Three Things You Need in Your Camp Kitchen
With just a few items, you can be an iron chef on your next outdoor adventure.
Choosing the right camp cooking tools can make the difference between a fun outing and one where everyone is grousing because you didn’t bring the right pot for the pasta. Choices will depend on whether you’re backpacking (think small and light) or car camping where just about anything goes. Basics should include a stove, cook kit, and utensils. To help make your buying decisions easier, we’ve put together a list of essential tools along with some tips on what backpackers may wish to look for versus car campers. Here’s how to choose the right camp cooking tools for your next outdoor adventure.
A Stove for All Seasons
This single burner stove fits pans up to 10-inches wide and cranks out 7,650 BTUs of cooking power. Coleman
Getting coffee ready ASAP in the morning will keep everyone a lot happier in camp. Look for stoves that have high BTU ratings and pay attention to how long their burning times are. Butane stoves are great for car camping and there is no messy fuel to deal with, but they may not be as efficient as liquid-fuel stoves at high altitude or in super cold temperatures. Having the ability to adjust the burner down low for simmering a stews is definitely something you’ll want. Also make sure the base is wide enough (and sturdy enough) to support a good-sized pot.
Basic Cooking Tools
This five-piece camp tool kit includes two stainless steel spatulas, one stainless chopper/scraper to dice food and scrape griddles clean, and two leak-free, fine tip bottles for condiments and cooking oil. Blackstone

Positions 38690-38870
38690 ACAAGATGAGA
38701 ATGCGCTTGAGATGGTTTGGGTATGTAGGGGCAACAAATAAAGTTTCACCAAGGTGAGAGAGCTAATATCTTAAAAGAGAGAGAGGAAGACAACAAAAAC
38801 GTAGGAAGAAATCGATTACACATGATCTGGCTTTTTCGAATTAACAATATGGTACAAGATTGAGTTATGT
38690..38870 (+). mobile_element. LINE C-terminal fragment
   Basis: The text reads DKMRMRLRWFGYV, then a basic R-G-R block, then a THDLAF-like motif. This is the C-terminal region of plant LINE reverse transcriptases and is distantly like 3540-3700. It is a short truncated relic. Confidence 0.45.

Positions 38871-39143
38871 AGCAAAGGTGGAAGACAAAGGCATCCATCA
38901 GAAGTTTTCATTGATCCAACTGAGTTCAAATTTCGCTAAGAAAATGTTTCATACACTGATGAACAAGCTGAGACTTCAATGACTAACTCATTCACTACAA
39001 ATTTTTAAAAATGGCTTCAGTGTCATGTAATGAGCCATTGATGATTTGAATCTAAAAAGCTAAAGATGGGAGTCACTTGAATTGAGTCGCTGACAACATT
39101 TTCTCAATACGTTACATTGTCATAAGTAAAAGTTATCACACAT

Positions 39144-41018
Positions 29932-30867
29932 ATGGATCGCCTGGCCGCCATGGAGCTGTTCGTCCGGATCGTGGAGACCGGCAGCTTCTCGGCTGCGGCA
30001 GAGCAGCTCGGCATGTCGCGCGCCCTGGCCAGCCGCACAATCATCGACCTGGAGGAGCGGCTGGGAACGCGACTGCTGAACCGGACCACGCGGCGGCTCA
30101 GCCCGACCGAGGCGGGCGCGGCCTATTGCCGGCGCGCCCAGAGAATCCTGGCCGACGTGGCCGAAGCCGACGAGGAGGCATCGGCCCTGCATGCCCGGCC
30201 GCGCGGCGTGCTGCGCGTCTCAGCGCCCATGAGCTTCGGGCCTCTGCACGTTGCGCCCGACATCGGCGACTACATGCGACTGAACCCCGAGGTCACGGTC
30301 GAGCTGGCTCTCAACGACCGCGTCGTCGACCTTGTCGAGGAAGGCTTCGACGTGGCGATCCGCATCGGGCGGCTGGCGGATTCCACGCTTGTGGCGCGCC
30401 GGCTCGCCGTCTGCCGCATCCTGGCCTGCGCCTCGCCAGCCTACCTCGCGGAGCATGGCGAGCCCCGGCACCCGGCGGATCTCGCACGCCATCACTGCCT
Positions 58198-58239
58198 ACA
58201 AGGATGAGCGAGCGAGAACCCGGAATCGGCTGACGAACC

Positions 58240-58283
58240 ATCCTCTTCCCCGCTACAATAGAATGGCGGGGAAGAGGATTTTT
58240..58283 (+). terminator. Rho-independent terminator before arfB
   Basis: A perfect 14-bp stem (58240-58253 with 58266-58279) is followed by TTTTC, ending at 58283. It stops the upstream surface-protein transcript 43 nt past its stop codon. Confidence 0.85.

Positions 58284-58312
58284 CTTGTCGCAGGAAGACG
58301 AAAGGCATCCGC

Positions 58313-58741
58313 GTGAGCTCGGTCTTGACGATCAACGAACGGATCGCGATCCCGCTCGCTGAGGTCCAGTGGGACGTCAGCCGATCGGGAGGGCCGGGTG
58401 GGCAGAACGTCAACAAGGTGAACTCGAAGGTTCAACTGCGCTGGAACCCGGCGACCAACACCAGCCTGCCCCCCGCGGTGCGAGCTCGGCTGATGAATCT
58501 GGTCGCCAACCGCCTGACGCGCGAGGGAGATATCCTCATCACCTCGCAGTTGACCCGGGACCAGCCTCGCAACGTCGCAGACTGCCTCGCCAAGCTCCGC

Backpackers need to go trim and light on utensils, but car campers can use regular restaurant-style cooking utensils as weight (and size) are not a factor. Stainless tools clean up faster and will never rust, and full-size tools are best for barbequing on an open fire. A spatula (or two) is a minimum. A large spoon, ladle, and slotted spoon are also handy to have. If you’re cooking with cast-iron pots, consider using wooden utensils that won’t scratch the iron surfaces, which can cause them to rust.
Cook Kits Made Easy
This mini cook kit is perfect for weekend outings. This kettle/coffee maker is made of stainless steel for easy clean-ups and the kit comes with two 10oz/295mL insulated, ceramic tumblers. Stanley
Cook kits really are a dealer’s choice. Here again, backpackers or kayakers will want to go small and light—just a small pot for coffee and ramen and (maybe) a small frying pan. Car campers can go full-on gourmet. A pot for boiling water to make pasta or oatmeal is a must. A frying pan is great if you’re thinking about bacon and eggs for breakfast. A coffee pot is a must for early-morning wake-ups;, just make sure it has a top as this will help boil water faster.